Parapsychology is the study of evidence to back up psychological phenomena. Oftentimes parapsychologists deal with mainly paranormal and psychic cases but often research other phenomena such as telepathy, life after death, and telekinesis. Deja vu definitely fits as a topic of interest to parapsychologists and is a fairly common subject of study within this community. Deja vu is linked with reincarnation in this psychological community, many researchers justify this by explaining that the event or experience that triggers deja vu did in fact, occur, however it just occurred in a previous life.
Reincarnation is the belief that a person’s soul begins a new life in a new body after their biological demise. The new body could be a human or any type of animal but it all depends on the goodness and morality they practiced in their previous life. To a parapsychologist, deja vu isn’t a random phenomenon but an actual flashback to the person’s previous life. The event or object that elicits the deja vu doesn’t necessarily mean the exact event took place in the previous life, but certain aspects of it trigger the old event and remind the person of a memory that took place in their previous life.
Deja vu becomes less frequent and vivid the older that this person gets especially when linked with reincarnation. Many accounts of reincarnation deja vu focus on children reciting old memories from their old lives but as these children grow older the previous life fades deeper and deeper into their unconscious. Deja vu has several related phenomena including deja entendu, presque vu, and jamais vu. They are all optical or auditory phenomena that many people are familiar with. These phenomena have all occurred to us at least once in our lives and continue to be a topic of curiosity and interest.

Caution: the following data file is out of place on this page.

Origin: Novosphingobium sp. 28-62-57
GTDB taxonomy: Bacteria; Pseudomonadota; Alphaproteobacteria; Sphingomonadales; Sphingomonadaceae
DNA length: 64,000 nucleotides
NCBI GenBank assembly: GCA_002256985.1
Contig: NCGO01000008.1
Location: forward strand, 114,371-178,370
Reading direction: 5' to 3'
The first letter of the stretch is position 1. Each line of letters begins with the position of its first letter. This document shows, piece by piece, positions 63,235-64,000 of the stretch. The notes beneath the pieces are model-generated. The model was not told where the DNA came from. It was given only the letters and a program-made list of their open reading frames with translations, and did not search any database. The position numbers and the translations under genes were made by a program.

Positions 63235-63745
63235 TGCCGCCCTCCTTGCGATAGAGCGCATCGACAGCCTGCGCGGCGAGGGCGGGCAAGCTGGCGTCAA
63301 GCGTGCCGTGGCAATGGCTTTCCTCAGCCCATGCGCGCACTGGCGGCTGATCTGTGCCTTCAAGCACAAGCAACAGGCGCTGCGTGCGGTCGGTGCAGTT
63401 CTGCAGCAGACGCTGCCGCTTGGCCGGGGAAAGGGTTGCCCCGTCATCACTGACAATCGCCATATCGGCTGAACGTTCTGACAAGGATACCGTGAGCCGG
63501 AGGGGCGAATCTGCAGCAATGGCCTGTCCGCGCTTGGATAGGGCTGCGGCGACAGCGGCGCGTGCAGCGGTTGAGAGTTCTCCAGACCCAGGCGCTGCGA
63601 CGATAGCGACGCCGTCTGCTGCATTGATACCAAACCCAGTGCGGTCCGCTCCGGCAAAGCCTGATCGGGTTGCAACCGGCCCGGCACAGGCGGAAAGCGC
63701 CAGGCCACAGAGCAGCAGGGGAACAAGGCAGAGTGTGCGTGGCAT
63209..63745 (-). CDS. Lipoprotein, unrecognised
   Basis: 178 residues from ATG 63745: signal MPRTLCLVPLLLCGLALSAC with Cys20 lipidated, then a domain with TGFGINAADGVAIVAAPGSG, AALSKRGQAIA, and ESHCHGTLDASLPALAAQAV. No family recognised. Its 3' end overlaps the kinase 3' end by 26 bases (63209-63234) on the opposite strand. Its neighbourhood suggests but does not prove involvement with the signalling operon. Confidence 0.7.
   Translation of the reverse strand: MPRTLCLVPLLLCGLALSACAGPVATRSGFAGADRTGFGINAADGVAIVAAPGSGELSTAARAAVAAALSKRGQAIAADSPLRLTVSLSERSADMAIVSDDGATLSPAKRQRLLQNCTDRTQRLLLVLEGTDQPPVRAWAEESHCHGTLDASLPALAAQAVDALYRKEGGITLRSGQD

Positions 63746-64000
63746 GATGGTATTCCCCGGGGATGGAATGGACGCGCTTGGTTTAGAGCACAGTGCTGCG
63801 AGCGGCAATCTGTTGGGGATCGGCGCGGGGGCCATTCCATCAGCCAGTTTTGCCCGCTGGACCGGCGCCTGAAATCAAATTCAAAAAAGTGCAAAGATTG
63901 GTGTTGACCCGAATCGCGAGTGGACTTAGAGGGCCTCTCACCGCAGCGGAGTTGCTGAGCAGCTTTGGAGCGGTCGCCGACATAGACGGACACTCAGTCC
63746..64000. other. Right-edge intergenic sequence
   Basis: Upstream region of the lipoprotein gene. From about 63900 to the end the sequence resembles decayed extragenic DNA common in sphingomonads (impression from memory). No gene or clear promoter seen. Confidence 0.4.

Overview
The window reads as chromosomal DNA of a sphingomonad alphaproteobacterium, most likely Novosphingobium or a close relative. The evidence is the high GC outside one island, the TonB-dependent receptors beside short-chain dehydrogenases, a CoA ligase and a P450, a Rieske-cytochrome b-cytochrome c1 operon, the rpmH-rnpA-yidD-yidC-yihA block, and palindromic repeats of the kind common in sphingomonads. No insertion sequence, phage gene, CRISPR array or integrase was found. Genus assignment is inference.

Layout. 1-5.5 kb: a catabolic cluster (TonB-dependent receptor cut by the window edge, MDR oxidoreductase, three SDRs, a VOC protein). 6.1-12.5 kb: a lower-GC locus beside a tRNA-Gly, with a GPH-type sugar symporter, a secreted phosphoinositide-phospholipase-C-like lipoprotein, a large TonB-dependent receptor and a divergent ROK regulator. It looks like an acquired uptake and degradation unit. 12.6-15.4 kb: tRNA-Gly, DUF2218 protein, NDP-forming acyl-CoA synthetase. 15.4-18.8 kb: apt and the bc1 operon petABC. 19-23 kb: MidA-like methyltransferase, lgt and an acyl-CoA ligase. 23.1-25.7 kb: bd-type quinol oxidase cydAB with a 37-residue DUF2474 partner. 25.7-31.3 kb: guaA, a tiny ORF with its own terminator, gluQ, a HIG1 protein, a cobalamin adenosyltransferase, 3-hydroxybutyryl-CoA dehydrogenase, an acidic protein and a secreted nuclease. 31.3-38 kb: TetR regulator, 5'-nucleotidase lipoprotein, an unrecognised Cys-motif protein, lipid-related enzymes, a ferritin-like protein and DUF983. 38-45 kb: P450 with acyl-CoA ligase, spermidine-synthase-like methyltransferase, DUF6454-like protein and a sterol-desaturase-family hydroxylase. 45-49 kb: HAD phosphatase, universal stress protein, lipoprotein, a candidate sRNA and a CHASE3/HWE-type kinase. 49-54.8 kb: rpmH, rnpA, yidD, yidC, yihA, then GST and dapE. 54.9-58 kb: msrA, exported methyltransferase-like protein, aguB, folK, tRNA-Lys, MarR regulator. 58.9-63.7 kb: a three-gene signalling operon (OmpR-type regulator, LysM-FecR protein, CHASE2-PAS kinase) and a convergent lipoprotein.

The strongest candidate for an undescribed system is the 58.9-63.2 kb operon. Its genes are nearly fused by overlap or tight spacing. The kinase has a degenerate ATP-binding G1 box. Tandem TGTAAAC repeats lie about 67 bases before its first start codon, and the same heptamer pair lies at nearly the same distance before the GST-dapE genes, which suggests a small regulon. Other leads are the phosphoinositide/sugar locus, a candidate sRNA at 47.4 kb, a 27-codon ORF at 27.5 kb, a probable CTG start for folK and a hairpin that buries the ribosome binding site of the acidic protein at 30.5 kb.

Deja entendu, “already heard” is when someone feels certain they have heard something before even though they are really hearing it for the first time. Presque vu is similar to the “tip of the tongue” phenomenon, with presque vu someone is on the cusp of having an epiphany (the thought is on the “tip of their tongue”) but can rarely come up with what they were originally trying to say. Lastly, jamais vu means “never seen”, this is like the opposite of deja vu. A person will feel as if this is the first time they are experiencing a situation, which is actually familiar to them.
All of these situations are relatively spooky because they involve the unknown; they put a person out of control for a split second with a very disorienting feeling of familiarity without explanation. Deja vu has and will continue to intrigue researchers, psychologists, and even normal people. Biological, cognitive, and even parapsychology are coming close to solving the mystery of this mental phenomenon everyday, eventually deja vu will just be another interesting trick of the mind. References Brown, A. S. (2004). The DA©jA Vu Illusion. Current Directions in Psychological Science, 13(6), 256-259.
Cleary, A. M. (2008). Recognition memory, familiarity, and dA©jA vu experiences. Current Directions in Psychological Science, 17(5), 353-357. Retrieved February 26, 2013, from the EbscoHost database. Neppe, V. M. (2010). Deja vu: Origins and phenomenology: Implications of the four subtypes for future research. EBSCOhost, 74(1), 67-97. Retrieved February 26, 2013, from the Journal of Parapsychology database. Illman, Nathan , Chris Butler, Celine Souchay, and Chris Moulin. “Deja Experiences in Temporal Lobe Epilepsy. ” Epilepsy Research and Treatment 2012 (2012): 1-15. Print.
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Phenomenon of Deja VU Experience. (2016, Oct 22). Retrieved from https://graduateway.com/phenomenon-of-deja-vu-experience/